Fruit Trees

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Pop down to the nursery to explore our orchard range. We have an array of fruit trees from the usual finds like apples and pears to the more unusual Black Mulberry (Morus nigra) and Quince (Cydonia oblonga). September through to early May is the perfect time to plant fruit trees.

Don’t forget, it’s always easier to select a new tree whilst it’s still in leaf. If you need some help deciding what plants or trees to use, we’ll be delighted to offer some ideas and advice. There are lots of options and we can also deliver and plant for you.

Our half standard fruit trees have been grown on semi vigorous rootstocks.  This range of rootstocks provides larger more robust tree forms and helps to compensate for situations where trees are likely to be under stress, for example if they are planted in an area of poor, thin soil. 

Semi vigorous rootstocks include:

  • Apple (Rootstock MM106)
  • Pear (Quince A)
  • Plum (St Julien A)
  • Gage (St Julien A)
  • Damson (St Julien A)
  • Cherry (Colt)
Child picking apples on a farm in autumn. Little baby boy playing in apple tree orchard. Kids pick fruit in a basket. Toddler eating fruits at fall harvest. Outdoor fun for children. Healthy nutrition


Fruit trees should be planted in a sheltered, sunny and, if possible, south-facing position.  Avoid planting in an exposed location, as cold winds will damage blossoms (from which you get your fruit) and discourage bees, which are vital for pollination.

Uses for fruit trees

  • Why not make some Greek style Quince jam? To download the recipe <click here>
  • Use branch trimmings on your BBQ to give the meat a rich flavour <click here>
  • Fill a new raised bed with a layer of pruned branches and leaves before adding compost. This will cut the cost of filling bed as well as improving the soil quality over time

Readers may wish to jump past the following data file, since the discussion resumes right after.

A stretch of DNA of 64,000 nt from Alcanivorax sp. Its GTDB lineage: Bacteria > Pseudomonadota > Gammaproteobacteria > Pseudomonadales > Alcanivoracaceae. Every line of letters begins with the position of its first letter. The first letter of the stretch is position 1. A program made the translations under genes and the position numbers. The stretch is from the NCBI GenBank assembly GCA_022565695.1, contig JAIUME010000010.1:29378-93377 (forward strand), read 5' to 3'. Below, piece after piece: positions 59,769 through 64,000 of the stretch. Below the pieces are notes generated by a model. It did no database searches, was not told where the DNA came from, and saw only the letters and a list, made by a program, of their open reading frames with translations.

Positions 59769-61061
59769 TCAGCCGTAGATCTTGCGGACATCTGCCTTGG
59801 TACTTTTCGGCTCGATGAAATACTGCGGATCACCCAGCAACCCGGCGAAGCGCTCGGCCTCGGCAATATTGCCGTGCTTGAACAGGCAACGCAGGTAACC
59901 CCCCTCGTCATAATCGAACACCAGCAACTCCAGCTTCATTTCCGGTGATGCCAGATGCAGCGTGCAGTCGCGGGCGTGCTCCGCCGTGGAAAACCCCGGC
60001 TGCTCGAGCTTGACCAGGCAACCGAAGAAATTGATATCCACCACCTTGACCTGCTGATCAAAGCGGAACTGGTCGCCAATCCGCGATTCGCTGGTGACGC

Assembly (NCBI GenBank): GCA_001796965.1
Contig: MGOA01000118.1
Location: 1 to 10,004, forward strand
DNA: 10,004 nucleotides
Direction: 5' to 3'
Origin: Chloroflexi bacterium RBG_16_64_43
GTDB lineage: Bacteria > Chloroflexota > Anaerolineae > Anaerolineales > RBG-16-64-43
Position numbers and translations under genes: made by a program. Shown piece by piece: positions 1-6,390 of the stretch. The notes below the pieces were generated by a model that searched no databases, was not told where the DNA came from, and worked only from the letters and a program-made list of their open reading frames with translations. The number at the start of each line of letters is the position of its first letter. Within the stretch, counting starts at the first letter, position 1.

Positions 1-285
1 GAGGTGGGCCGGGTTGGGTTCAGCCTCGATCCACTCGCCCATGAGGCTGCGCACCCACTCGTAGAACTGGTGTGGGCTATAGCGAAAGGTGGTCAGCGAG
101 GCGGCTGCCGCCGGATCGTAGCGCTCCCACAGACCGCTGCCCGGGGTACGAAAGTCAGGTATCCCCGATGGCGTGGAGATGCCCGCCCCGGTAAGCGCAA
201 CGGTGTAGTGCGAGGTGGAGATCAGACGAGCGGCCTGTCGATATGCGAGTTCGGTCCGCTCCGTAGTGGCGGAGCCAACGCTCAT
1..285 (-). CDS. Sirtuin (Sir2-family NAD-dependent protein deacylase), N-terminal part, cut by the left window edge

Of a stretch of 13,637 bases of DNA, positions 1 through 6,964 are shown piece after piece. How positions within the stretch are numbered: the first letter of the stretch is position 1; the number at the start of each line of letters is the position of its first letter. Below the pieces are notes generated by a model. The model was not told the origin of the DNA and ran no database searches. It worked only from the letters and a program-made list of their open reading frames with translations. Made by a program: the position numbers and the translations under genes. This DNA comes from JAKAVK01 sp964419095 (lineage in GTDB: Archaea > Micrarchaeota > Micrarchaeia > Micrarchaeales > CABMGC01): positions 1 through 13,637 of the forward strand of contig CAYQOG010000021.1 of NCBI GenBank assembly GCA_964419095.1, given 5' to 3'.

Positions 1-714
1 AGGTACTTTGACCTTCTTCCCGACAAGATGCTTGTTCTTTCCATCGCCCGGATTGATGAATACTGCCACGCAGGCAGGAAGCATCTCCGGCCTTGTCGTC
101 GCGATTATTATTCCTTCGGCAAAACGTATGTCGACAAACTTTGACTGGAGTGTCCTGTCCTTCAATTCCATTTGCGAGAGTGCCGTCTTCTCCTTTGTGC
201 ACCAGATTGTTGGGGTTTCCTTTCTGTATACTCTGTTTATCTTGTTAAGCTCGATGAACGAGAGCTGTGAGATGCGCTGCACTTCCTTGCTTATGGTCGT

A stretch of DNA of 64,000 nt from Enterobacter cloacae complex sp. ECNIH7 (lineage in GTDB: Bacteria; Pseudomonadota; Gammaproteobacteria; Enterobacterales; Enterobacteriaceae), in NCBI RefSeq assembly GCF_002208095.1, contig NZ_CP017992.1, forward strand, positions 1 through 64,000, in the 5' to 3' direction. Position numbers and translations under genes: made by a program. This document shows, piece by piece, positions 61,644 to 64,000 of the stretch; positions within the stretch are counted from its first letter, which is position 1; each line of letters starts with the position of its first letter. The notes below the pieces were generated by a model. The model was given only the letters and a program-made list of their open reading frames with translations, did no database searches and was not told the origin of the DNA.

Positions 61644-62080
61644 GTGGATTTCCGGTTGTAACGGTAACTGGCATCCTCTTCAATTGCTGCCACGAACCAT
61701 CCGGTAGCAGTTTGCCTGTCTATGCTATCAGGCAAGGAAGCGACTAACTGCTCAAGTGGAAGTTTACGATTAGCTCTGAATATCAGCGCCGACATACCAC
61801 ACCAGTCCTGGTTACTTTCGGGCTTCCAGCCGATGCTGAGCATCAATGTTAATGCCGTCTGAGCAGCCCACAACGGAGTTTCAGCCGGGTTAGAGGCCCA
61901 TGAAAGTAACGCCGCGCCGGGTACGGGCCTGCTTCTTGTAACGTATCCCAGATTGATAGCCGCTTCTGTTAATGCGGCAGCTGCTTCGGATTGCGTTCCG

Regular pruning of fruit trees is necessary to promote more fruit bearing growths and therefore more fruit.  Pruning is not complicated and fruit trees are very resilient – so don’t be put off if you are not experienced!

Why do we prune?

  • To remove unwanted parts i.e. shoots, branches, roots, fruit buds
  • To let in sunlight and air – by removing congested and crossing branches to enable the tree to produce better quality fruit in appearance, flavour and size
  • To deter pests and disease – by removing damaged or diseased wood
  • To control the size and shape to the space allotted to each tree
A Grecian pruning saw is also very useful and easy to use – they cut on the return stroke which makes for light work.

Summer is a good time for pruning because…

  • The weather conditions make it more enjoyable
  • If apple and pear trees have a visibly heavy crop, heavier pruning can be used to lighten the crop load and encourage some replacement growth (heavy crops can break branches, especially on young trees)
  • Heavier pruning also helps to cure apple and pear trees that have a tendency to biennial bear
  • Stone fruit will suffer fewer disease problems if pruned when in leaf
  • It is the most effective way to contain the tree size

Always use a good pair of secateurs for a clean cut.  A Grecian saw is invaluable for pruning in those really awkward spots. It’s similar to a general purpose pruning saw except that it has a curved blade and only cuts on the pull stroke, as this is where you can apply most pressure in a restricted space.

Our more unsual fruits

  • Quince
  • Medlar
  • Mulberry

Medlars (Mespilus germanica) are closely related to apples and are easy to grow, productive, generally problem-free and need little pruning. They are attractive trees, producing large white flowers in late spring, followed by small rounded fruits (about 5cm/2in across) for picking in autumn, and fiery-tinted autumn foliage. They usually reach 4–6m (13–20ft) tall and wide, grow well on most soils and crop best in full sun. The fruit will need to be *bletted before they are consumed.

*Bletting is a process where the fruit is left to “mature” before picking, it should be softened past the point of ripeness before harvest.